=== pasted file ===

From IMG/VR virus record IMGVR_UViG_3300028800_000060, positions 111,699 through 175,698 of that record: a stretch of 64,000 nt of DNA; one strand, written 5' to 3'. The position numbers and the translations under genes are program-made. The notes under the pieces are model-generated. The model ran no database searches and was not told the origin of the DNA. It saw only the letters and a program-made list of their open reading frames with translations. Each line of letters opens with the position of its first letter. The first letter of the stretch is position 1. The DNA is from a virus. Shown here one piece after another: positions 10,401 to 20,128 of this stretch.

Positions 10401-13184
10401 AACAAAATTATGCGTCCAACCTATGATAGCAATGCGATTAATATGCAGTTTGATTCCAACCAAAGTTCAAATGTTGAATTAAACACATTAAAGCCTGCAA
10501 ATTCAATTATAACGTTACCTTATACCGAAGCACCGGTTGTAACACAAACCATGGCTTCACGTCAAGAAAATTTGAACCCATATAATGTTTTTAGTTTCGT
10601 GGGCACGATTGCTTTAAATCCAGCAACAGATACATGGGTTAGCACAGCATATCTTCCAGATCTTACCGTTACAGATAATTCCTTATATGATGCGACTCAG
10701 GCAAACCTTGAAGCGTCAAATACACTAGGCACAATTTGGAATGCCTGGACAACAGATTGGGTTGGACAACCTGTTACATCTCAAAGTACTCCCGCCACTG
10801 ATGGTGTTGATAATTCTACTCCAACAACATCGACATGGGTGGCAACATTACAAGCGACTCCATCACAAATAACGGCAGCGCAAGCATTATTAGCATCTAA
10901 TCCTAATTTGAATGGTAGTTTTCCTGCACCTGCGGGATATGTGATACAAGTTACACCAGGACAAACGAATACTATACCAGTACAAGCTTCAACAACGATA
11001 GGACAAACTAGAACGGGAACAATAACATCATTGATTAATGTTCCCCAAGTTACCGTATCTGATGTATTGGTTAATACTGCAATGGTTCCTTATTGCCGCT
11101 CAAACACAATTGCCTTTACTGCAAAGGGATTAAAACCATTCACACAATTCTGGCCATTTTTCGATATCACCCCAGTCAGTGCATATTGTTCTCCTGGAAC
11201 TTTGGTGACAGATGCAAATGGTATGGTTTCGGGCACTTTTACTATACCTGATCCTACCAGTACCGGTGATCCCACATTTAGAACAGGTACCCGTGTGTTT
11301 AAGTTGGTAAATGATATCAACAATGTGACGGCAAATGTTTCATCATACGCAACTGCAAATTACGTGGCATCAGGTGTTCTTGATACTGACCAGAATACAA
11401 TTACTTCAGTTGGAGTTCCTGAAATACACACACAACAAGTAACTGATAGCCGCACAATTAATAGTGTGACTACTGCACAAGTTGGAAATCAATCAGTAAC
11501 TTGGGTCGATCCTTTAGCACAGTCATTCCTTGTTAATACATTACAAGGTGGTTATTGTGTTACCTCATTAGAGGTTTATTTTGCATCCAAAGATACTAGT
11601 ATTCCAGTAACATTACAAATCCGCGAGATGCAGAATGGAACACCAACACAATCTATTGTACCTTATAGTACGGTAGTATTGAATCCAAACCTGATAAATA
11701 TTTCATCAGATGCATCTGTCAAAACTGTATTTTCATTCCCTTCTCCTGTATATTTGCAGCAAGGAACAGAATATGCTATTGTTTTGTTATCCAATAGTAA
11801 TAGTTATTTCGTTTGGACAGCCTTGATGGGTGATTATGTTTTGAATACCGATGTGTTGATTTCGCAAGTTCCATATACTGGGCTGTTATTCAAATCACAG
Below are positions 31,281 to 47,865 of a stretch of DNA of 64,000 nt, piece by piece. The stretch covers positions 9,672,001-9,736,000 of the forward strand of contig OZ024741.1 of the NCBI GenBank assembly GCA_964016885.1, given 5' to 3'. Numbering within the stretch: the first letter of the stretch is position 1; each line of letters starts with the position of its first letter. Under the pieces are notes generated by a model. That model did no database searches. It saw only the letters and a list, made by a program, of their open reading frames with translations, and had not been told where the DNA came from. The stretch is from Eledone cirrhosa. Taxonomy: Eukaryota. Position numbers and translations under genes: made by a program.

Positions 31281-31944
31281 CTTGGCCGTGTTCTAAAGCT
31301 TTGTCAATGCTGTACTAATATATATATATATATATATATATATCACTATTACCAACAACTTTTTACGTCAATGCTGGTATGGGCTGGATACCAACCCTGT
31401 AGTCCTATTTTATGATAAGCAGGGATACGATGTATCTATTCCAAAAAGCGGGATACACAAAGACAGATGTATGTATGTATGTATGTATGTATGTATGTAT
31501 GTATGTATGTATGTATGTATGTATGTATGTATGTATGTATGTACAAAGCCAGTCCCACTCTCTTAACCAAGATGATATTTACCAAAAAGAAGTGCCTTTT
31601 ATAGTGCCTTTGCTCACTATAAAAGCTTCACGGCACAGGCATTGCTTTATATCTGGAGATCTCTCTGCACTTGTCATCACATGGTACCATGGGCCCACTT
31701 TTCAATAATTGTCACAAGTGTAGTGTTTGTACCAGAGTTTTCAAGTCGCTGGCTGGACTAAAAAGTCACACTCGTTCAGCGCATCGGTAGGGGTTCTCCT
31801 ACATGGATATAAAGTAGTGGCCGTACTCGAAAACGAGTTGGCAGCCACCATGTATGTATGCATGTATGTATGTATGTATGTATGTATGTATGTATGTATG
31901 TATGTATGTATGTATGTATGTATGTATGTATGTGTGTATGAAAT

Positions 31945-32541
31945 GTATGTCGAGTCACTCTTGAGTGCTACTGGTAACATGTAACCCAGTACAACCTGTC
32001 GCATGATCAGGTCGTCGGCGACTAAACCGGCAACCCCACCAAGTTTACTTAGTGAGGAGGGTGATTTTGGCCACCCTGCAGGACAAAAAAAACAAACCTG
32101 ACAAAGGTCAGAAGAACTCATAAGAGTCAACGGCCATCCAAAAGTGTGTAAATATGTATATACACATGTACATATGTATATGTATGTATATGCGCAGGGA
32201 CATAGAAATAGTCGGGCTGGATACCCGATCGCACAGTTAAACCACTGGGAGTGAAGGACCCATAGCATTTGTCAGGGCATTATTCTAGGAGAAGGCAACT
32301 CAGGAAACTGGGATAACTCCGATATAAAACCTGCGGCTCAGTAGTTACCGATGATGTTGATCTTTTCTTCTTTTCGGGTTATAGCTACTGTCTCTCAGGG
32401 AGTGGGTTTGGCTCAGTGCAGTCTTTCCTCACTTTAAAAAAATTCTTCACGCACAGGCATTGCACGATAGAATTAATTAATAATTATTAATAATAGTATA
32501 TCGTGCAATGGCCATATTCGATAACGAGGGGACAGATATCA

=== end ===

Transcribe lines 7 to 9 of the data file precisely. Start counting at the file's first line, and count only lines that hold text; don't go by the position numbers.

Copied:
10801 ATGGTGTTGATAATTCTACTCCAACAACATCGACATGGGTGGCAACATTACAAGCGACTCCATCACAAATAACGGCAGCGCAAGCATTATTAGCATCTAA
10901 TCCTAATTTGAATGGTAGTTTTCCTGCACCTGCGGGATATGTGATACAAGTTACACCAGGACAAACGAATACTATACCAGTACAAGCTTCAACAACGATA
11001 GGACAAACTAGAACGGGAACAATAACATCATTGATTAATGTTCCCCAAGTTACCGTATCTGATGTATTGGTTAATACTGCAATGGTTCCTTATTGCCGCT